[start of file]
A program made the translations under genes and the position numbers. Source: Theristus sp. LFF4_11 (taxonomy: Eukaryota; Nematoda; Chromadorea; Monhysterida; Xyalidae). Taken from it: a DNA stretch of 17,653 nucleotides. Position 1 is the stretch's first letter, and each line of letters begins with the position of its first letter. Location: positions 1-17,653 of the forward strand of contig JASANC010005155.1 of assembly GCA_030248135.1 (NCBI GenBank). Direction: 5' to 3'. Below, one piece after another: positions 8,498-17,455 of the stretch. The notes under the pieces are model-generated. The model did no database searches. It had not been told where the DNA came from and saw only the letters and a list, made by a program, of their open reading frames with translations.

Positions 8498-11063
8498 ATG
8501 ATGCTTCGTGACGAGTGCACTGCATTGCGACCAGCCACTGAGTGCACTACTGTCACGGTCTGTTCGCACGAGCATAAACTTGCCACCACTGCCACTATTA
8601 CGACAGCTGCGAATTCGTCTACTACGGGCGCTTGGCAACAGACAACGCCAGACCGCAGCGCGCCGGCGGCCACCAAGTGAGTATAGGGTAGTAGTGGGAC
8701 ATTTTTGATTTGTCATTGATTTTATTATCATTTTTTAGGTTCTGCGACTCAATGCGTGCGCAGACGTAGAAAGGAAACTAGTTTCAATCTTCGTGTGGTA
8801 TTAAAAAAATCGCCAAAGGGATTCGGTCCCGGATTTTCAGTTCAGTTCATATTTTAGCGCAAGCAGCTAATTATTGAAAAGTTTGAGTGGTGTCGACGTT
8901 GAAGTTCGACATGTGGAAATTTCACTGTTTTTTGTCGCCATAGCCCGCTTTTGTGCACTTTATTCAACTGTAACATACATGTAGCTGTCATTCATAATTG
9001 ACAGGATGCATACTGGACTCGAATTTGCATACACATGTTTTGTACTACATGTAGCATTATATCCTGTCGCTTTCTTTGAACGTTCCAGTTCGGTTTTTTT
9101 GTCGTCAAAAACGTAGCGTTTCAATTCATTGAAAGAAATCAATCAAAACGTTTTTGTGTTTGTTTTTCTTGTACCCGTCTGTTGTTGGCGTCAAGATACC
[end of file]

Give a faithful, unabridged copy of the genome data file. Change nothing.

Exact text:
A program made the translations under genes and the position numbers. Source: Theristus sp. LFF4_11 (taxonomy: Eukaryota; Nematoda; Chromadorea; Monhysterida; Xyalidae). Taken from it: a DNA stretch of 17,653 nucleotides. Position 1 is the stretch's first letter, and each line of letters begins with the position of its first letter. Location: positions 1-17,653 of the forward strand of contig JASANC010005155.1 of assembly GCA_030248135.1 (NCBI GenBank). Direction: 5' to 3'. Below, one piece after another: positions 8,498-17,455 of the stretch. The notes under the pieces are model-generated. The model did no database searches. It had not been told where the DNA came from and saw only the letters and a list, made by a program, of their open reading frames with translations.

Positions 8498-11063
8498 ATG
8501 ATGCTTCGTGACGAGTGCACTGCATTGCGACCAGCCACTGAGTGCACTACTGTCACGGTCTGTTCGCACGAGCATAAACTTGCCACCACTGCCACTATTA
8601 CGACAGCTGCGAATTCGTCTACTACGGGCGCTTGGCAACAGACAACGCCAGACCGCAGCGCGCCGGCGGCCACCAAGTGAGTATAGGGTAGTAGTGGGAC
8701 ATTTTTGATTTGTCATTGATTTTATTATCATTTTTTAGGTTCTGCGACTCAATGCGTGCGCAGACGTAGAAAGGAAACTAGTTTCAATCTTCGTGTGGTA
8801 TTAAAAAAATCGCCAAAGGGATTCGGTCCCGGATTTTCAGTTCAGTTCATATTTTAGCGCAAGCAGCTAATTATTGAAAAGTTTGAGTGGTGTCGACGTT
8901 GAAGTTCGACATGTGGAAATTTCACTGTTTTTTGTCGCCATAGCCCGCTTTTGTGCACTTTATTCAACTGTAACATACATGTAGCTGTCATTCATAATTG
9001 ACAGGATGCATACTGGACTCGAATTTGCATACACATGTTTTGTACTACATGTAGCATTATATCCTGTCGCTTTCTTTGAACGTTCCAGTTCGGTTTTTTT
9101 GTCGTCAAAAACGTAGCGTTTCAATTCATTGAAAGAAATCAATCAAAACGTTTTTGTGTTTGTTTTTCTTGTACCCGTCTGTTGTTGGCGTCAAGATACC